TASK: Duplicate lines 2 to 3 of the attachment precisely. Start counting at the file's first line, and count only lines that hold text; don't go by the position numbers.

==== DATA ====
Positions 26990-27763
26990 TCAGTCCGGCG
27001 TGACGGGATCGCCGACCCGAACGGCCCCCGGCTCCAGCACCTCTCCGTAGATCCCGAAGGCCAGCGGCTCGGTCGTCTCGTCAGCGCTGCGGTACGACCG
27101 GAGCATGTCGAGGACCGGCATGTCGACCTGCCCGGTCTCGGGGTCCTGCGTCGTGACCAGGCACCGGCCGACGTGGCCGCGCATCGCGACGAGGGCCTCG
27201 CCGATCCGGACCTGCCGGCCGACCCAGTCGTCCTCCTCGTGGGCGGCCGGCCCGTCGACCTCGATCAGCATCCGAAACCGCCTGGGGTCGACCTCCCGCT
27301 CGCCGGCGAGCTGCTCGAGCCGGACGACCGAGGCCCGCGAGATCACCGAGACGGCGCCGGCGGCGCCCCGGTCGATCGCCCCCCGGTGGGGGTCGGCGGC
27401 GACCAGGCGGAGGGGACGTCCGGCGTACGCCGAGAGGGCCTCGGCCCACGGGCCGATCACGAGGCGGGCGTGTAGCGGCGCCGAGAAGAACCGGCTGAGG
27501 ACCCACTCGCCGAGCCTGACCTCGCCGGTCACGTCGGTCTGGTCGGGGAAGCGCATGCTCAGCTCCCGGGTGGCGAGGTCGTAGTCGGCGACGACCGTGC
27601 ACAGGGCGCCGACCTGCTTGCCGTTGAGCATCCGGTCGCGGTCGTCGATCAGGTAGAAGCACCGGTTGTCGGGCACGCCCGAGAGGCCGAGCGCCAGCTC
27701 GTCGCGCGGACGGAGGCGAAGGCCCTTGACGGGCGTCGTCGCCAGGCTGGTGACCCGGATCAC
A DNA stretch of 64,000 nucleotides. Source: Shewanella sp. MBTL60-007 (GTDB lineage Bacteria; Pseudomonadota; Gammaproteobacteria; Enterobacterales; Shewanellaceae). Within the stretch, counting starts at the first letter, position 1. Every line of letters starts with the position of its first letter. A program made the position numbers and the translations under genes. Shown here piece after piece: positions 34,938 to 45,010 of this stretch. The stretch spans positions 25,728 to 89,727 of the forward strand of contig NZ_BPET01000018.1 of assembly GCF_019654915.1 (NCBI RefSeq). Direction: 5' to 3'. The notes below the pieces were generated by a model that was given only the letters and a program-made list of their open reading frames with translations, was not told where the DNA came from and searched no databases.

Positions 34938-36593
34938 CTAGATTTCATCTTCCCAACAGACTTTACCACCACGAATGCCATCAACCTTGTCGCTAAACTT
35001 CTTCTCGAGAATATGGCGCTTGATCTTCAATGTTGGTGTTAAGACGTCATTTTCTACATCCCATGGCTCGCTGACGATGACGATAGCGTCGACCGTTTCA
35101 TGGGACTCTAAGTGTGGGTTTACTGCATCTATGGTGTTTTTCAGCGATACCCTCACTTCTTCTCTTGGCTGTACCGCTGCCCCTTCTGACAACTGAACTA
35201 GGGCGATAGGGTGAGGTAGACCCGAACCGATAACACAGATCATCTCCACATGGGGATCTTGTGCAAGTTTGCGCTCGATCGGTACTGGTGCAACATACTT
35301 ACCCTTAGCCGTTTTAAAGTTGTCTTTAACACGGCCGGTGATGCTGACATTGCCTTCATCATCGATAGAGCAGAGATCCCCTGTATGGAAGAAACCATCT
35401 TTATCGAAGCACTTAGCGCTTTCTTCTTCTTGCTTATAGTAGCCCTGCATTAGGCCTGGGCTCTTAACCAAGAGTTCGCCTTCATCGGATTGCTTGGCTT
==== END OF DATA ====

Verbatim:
26990 TCAGTCCGGCG
27001 TGACGGGATCGCCGACCCGAACGGCCCCCGGCTCCAGCACCTCTCCGTAGATCCCGAAGGCCAGCGGCTCGGTCGTCTCGTCAGCGCTGCGGTACGACCG